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Last Updated: Friday, 2 January, 2004, 00:11 GMT
Call for action on maternity care
Woman with babies
Many women do not have access to good maternity care
Medical experts have called for urgent action to improve maternity care for women in developing countries.

The Lancet medical journal says reproductive health is one of the most neglected public health issues.

Half a million women die each year from pregnancy-related causes - 99% are from developing countries.

Writing in the journal, experts say the answer is to focus on the particular problems of women in local communities in the developing world.

Strengthening reproductive health and human rights is an urgent global need
The Lancet
There is a huge disparity between maternal death rates in developed and developing countries.

The risk of dying from maternal causes in western Europe is one in 4,000. In sub-Saharan Africa, it is one in 16.

Technology need

The Lancet, which includes papers written by reproductive health experts from around the world, says a quarter of maternal deaths worldwide are due to haemorrhage.

Another 15% are due to sepsis, 13% to abortion complications, 12% to eclampsia and 8% to obstructed labour.

Many of these causes could be tackled if countries had better equipment and technology to which all women who needed them could have access.

The Lancet also highlights long-term health problems women develop after childbirth such obstetric fistula, where holes form between the uterus and rectum or bladder due to obstructed labour.

Dr France Donnay, of the UN Population Fund in New York, said: "The advent of modern obstetric care has led to the eradication of obstetric fistula in nearly every industrialised country.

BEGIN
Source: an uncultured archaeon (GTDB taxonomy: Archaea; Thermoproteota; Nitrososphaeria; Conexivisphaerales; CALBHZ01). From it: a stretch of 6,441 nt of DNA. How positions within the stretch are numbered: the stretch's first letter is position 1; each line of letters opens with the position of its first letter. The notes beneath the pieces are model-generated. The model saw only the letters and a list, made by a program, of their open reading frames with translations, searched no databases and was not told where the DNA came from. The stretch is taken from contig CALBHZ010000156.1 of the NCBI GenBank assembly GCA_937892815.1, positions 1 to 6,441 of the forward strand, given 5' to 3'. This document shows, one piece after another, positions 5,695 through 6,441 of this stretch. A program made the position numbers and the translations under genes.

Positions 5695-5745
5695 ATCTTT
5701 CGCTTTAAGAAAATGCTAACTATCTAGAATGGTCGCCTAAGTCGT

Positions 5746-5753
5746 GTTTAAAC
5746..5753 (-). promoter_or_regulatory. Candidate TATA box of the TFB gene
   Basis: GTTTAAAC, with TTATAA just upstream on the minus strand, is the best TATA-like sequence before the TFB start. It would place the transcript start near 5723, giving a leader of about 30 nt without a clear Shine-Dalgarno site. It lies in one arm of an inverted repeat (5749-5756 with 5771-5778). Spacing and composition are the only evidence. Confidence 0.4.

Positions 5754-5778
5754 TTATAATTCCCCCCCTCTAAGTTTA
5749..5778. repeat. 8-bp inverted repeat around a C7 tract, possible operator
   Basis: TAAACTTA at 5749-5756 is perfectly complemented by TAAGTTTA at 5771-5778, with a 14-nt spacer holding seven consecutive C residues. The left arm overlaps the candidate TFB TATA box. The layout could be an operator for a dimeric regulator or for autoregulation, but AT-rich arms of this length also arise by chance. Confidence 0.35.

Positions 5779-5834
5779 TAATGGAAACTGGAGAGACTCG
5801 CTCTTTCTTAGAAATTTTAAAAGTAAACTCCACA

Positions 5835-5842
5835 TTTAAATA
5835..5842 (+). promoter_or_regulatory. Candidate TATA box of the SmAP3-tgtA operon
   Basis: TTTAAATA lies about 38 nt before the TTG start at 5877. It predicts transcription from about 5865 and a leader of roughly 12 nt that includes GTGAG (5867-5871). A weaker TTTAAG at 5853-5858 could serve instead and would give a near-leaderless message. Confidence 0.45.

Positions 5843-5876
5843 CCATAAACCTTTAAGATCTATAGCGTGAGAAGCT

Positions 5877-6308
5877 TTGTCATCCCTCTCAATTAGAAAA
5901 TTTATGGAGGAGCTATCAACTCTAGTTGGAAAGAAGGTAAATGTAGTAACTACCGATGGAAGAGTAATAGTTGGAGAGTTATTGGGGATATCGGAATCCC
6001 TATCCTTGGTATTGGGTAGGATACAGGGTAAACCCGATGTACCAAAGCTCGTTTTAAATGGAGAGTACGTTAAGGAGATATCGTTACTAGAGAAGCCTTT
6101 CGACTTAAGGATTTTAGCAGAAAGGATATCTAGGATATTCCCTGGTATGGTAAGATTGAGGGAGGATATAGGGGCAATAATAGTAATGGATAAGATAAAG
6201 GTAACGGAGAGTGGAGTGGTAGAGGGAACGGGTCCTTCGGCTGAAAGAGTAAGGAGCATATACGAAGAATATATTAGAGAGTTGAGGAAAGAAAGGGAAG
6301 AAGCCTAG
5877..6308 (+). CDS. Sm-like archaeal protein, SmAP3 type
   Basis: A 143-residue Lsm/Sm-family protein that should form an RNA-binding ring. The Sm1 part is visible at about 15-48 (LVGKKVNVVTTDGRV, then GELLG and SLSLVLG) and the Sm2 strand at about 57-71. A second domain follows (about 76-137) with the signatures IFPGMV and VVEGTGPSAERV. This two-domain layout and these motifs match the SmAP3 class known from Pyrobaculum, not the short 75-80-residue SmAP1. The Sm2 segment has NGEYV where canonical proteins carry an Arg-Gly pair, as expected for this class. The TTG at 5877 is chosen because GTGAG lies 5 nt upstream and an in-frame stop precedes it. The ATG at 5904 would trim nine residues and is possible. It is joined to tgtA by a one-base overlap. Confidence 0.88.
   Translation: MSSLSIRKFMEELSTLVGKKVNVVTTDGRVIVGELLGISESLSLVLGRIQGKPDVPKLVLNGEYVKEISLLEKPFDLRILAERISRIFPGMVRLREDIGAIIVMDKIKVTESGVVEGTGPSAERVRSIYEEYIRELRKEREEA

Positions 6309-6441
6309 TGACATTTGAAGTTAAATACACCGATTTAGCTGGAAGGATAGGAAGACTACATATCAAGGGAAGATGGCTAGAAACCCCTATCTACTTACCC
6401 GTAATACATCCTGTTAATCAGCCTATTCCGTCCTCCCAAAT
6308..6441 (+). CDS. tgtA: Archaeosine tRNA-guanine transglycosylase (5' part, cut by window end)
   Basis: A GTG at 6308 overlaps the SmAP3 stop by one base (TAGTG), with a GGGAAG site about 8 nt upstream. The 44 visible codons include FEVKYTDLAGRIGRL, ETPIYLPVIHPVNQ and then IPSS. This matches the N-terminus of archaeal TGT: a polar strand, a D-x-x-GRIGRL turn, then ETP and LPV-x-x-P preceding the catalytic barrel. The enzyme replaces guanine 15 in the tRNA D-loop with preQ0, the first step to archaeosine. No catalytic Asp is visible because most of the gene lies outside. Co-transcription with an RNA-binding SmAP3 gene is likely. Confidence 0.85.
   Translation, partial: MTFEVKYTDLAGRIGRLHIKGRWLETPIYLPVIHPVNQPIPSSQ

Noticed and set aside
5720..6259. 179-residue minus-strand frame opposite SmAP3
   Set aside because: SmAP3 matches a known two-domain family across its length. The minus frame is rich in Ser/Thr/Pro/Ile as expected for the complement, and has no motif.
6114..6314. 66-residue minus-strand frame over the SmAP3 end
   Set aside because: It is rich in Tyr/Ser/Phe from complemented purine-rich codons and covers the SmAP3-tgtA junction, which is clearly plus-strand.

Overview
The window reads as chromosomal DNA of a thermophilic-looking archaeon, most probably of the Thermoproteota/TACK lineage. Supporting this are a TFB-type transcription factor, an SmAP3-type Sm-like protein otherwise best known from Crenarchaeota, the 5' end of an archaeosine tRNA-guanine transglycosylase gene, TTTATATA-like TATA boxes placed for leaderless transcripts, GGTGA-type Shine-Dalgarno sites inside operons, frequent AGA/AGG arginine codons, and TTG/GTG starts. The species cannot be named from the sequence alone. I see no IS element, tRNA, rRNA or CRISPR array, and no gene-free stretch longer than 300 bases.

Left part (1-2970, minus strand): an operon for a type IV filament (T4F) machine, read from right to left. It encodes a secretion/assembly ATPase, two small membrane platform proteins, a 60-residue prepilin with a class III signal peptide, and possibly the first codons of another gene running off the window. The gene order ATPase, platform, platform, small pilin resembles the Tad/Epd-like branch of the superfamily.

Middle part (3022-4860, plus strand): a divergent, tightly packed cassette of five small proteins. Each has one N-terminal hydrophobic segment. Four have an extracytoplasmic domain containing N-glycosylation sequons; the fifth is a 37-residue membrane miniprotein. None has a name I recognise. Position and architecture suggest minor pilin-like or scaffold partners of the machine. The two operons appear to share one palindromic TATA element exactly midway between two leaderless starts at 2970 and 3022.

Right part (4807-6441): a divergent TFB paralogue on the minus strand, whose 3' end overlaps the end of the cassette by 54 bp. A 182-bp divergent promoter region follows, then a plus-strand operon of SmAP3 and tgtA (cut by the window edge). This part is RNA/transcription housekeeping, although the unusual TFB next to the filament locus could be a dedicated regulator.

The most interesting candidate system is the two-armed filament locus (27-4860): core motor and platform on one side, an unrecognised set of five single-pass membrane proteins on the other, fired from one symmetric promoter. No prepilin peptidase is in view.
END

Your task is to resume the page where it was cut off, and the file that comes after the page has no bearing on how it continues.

"However, in the developing world obstetric fistula continues to cause untold pain and suffering in millions of women.

"The very existence of this condition is the result of gross societal and institutional neglect of women that is, by any standard, an issue of rights and equity."

'Future of mankind'

Ten years ago, the International Conference on Population and Development (ICPD) set out an action plan for reproductive health.

But in an editorial, the Lancet says: "After a decade, an enormous amount of work remains.

"The solution is not another huge, expensive conference, but renewed commitment to the particular problems of individual women in particular communities.

"Strengthening reproductive health and human rights is an urgent global need, one on which the future of mankind may quite literally depend."

Writing in the journal, Adrienne Germain of the International Women's Health Coalition in New York, said: "2004 marks the 10th anniversary of ICPD, when the world's nations recognised reproductive health and rights, women's empowerment, and gender equality as important global goals.

"We hope that this series of articles highlights some of the challenges that remain, and serves as a reminder that these issues underlie many of the world's most pressing problems."


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